Murdered An An Liu only married Nai Yin Xue so she could stay in New Zealand, a court has heard.

A friend of the couple, Xiaoxing Ding, told the High Court at Auckland today that Ms Liu told her during a telephone call that she married Xue so she could get residency in New Zealand.

Ms Ding said Xue told her that when she got residency Ms Liu refused to sleep in his bed and was cool towards him.

Xue is accused of murdering Ms Liu in September 2007 by strangling her and dumping her in the boot of his car. He then allegedly fled the country with his 3 year-old daughter, abandoning her in a Melbourne railway station.

Ms Ding also told the court Ms Liu had told her that their daughter slapped her father in the face, causing him to push the little girl away.

Ms Ding said she thought it was wrong for a child to do that but Ms Liu told her Xue had a problem controlling his temper.

Another witness earlier told the High Court that the pair's marriage was "cold" and Xue's attitude towards Ms Liu was "distant".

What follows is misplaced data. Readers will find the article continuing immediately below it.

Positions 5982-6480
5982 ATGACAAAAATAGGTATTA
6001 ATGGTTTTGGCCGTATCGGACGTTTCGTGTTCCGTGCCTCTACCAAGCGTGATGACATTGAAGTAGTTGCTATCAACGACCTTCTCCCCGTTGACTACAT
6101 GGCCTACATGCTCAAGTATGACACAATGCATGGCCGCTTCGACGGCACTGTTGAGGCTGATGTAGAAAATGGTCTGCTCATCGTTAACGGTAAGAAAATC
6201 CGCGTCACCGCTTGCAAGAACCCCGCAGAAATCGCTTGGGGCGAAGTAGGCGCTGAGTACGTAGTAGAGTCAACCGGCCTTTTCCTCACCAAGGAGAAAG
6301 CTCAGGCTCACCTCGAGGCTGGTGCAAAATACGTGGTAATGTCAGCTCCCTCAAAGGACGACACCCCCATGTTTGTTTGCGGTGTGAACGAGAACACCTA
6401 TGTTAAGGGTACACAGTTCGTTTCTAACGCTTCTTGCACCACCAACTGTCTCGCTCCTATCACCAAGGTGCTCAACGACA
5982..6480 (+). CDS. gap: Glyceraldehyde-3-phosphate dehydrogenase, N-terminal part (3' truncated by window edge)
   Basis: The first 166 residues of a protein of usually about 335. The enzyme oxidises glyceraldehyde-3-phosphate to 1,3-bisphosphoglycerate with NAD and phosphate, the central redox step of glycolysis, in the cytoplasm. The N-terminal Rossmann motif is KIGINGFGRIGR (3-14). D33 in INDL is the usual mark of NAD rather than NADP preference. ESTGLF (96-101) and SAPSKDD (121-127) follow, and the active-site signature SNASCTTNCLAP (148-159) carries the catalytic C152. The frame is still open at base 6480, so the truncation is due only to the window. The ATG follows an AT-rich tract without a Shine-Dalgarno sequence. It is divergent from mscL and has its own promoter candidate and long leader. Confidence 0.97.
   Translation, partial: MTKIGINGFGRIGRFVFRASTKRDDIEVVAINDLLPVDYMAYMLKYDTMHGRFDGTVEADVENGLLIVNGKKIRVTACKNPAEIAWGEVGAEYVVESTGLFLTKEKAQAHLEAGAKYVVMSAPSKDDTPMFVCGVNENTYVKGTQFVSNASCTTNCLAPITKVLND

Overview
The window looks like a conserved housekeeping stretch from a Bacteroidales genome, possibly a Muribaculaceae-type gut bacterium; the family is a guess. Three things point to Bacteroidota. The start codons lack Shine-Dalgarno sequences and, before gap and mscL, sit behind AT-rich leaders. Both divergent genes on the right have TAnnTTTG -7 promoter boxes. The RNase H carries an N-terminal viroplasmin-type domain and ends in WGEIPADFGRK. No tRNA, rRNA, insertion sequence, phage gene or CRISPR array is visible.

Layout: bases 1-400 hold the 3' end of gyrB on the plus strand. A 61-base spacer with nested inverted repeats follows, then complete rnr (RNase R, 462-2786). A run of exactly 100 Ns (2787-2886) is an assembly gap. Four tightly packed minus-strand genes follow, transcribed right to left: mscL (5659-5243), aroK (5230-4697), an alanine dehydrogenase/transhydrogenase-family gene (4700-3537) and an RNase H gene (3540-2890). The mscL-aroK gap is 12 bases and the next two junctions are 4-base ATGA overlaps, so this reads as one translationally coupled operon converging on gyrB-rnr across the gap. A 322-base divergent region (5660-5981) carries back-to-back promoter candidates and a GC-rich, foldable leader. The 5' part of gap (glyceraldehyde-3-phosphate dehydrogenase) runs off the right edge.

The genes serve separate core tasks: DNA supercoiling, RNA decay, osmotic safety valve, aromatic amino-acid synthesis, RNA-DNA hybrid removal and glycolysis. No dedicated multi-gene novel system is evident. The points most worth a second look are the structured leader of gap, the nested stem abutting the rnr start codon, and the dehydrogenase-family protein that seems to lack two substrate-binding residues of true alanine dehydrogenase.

Graham McNamara, a former friend, did martial arts training with Xue for about six years and visited his house on several occasions.

Asked by Crown prosecutor Aaron Perkins to describe the relationship he said it was cold and there was "no warmth in the house".

Mr McNamara said Xue's attitude towards his wife was "stand-offish".

He told the court of a time Xue got upset with him after he gave Ms Liu a kiss on the cheek when he greeted her.

He said she looked upset but when he did it Xue, who he knew as "Michael", became angry and walked out of the room, saying something in Chinese.

On other occasions he went to see Xue he noticed an "imbalance" in their relationship. "Michael was in control," he said.

An example of the control he had over her was he would ask her to do things and if she or their daughter came into the room he would ask her to leave.

He stayed friends with Xue but fell out with him soon after Ms Liu left for China in 2004.

In cross examination, Mr McNamara admitted he didn't know much about Chinese culture and accepted that Chinese people were generally more reserved than New Zealanders.

The trial continues.